So, let’s get back to that poll. Slightly more than one quarter, 27% of Americans, say President Obama is black. Contrast this with 52% who say he is mixed race. On some level this newly emerging narrative is surprising, but not on every level. W. E. B. Du Bois noted in his transcendent 1903 treatise, The Souls of Black Folks, “For the problem of the Twentieth Century is the problem of the color-line.” After more than eleven decades, and significant progress in many arenas and endeavors, his words ring as true today as they did 111 years ago.
Suffice it to say our nation wrestles with issues of race, ethnicity, and culture. During the initial Obama Presidential Campaign in 2008 there was a popular discussion about Mr. Obama’s candidacy, and his election, were it to come to pass. The premise held we were transitioning into a state called post-racial America. The essence of the arguments in support of this mythical universe is that the willingness of our country, burdened by centuries of slave-based guilt, to elect a black man to the highest office in the land would enable us to metamophosize into some idyllic racial space, thus jettisoning said guilt in the process.
The argument was silly and self-serving at the time. Surely, the elevation of one man to a seat of power, even if that seat were considered that of the most powerful man on the planet, could not erase all the slings and arrows absorbed and endured over centuries debasing abuse. It did not.
However, now that history is firmly in the rear view mirror, and President Obama not only not only ran, won and governed, but ran and won a second time, it appears there is an effort to re-write the script. Remember that black guy who became President. Well…”as it turns out, he wasn’t really black after all.” Really?
I don’t pretend to know the motivation of those who constructed the Pew Poll. I do know there is an effort afoot to lessen the impact of the “browning” of America. Categorizing the President, whom by the way self-identifies as black, as mixed race is one of the component steps of that effort.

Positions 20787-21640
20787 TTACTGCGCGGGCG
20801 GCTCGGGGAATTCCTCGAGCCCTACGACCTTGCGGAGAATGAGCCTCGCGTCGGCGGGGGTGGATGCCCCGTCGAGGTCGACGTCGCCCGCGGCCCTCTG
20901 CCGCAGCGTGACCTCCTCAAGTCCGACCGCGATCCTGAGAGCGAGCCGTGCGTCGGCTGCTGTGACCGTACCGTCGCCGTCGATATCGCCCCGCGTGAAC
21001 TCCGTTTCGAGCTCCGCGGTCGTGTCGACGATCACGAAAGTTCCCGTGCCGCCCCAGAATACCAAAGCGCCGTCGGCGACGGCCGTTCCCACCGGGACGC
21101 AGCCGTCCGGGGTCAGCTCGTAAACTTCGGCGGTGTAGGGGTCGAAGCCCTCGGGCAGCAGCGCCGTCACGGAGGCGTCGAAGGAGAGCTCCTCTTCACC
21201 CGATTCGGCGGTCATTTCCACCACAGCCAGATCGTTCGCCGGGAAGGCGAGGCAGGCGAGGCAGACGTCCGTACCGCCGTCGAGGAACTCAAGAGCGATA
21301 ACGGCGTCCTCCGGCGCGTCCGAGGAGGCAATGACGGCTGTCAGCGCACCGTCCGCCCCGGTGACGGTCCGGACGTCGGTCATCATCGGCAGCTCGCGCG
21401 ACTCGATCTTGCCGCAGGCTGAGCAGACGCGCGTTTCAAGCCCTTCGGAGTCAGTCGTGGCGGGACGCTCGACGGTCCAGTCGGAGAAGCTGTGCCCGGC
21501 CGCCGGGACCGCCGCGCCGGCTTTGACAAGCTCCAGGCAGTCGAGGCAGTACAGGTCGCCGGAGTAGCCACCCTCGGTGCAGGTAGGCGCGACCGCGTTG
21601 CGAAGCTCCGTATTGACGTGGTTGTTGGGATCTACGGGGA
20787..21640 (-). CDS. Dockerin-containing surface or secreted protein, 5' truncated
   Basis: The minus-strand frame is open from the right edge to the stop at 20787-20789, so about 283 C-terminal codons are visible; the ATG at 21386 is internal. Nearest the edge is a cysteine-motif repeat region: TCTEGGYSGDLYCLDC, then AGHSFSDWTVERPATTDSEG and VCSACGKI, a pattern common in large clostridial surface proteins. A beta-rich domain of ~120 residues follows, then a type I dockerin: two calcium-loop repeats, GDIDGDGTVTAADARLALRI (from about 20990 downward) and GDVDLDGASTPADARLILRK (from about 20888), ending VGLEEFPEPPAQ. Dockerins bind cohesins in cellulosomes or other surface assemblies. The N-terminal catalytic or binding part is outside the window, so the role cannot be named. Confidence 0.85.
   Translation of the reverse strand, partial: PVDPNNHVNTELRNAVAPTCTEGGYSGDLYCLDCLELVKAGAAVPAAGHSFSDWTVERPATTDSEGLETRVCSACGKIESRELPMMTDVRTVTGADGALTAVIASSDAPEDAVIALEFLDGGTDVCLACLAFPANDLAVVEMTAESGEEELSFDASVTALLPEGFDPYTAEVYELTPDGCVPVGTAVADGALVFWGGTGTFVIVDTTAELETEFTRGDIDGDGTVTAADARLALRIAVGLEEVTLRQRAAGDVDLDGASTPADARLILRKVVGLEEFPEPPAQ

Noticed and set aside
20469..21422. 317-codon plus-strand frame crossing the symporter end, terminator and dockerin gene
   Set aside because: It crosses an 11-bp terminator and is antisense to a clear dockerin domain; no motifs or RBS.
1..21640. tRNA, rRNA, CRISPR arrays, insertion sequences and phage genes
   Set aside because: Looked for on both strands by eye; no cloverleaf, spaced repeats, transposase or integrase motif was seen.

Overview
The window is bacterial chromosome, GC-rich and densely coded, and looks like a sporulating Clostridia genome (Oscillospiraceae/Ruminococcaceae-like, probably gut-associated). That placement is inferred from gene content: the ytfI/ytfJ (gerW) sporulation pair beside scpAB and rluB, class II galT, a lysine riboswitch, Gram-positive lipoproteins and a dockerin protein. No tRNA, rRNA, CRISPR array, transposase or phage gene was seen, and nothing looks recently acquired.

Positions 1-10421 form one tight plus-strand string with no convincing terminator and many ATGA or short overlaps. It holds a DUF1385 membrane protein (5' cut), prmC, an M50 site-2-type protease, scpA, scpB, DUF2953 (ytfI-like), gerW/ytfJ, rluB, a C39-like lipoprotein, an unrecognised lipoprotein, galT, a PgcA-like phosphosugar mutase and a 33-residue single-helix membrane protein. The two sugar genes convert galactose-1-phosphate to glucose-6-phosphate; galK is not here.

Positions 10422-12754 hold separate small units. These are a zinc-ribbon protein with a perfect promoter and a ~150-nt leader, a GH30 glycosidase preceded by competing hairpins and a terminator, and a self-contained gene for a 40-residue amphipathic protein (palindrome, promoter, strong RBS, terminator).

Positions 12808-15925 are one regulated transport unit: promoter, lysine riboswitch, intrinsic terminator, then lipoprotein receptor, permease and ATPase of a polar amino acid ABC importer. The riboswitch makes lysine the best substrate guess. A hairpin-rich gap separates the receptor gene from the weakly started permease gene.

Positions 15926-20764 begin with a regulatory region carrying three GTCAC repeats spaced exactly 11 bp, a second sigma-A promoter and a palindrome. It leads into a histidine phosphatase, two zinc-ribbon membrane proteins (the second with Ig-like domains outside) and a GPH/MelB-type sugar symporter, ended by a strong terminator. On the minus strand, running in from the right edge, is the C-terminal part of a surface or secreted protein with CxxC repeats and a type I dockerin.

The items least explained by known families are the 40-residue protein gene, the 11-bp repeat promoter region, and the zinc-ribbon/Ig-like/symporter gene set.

Technically, mixed race is not a new American concept. At least as far back as the first collaboration between slave master and impregnated slave, there have been mixed race individuals among us. I’m sure I don’t have to tell you what the children of those unions were called. Just in case, I do, the word-of-the-day was slave.
Among blacks, 55% considered the President black, while only 24% of whites, and 23% of Hispanics did so. The reality is, that’s OK. He has one white parent and one black parent, so he is of mixed race heritage. It just so happens that mixed race and black are not mutually exclusive. That is the central point I wish to underscore before this new narrative gets blown out of proportion.
In summary, you can call him mixed race, or you can call him a Socialist, or you can call him Mr. Obama, or any of a host of other less charitable names often used to refer to him. Moreover, despite the results, “Pew Study: Majority of Americans Say President Obama is Not Black” – for me, he is, and shall ever be, President Obama…and oh yeah, he’s black.
I’m done; holla back!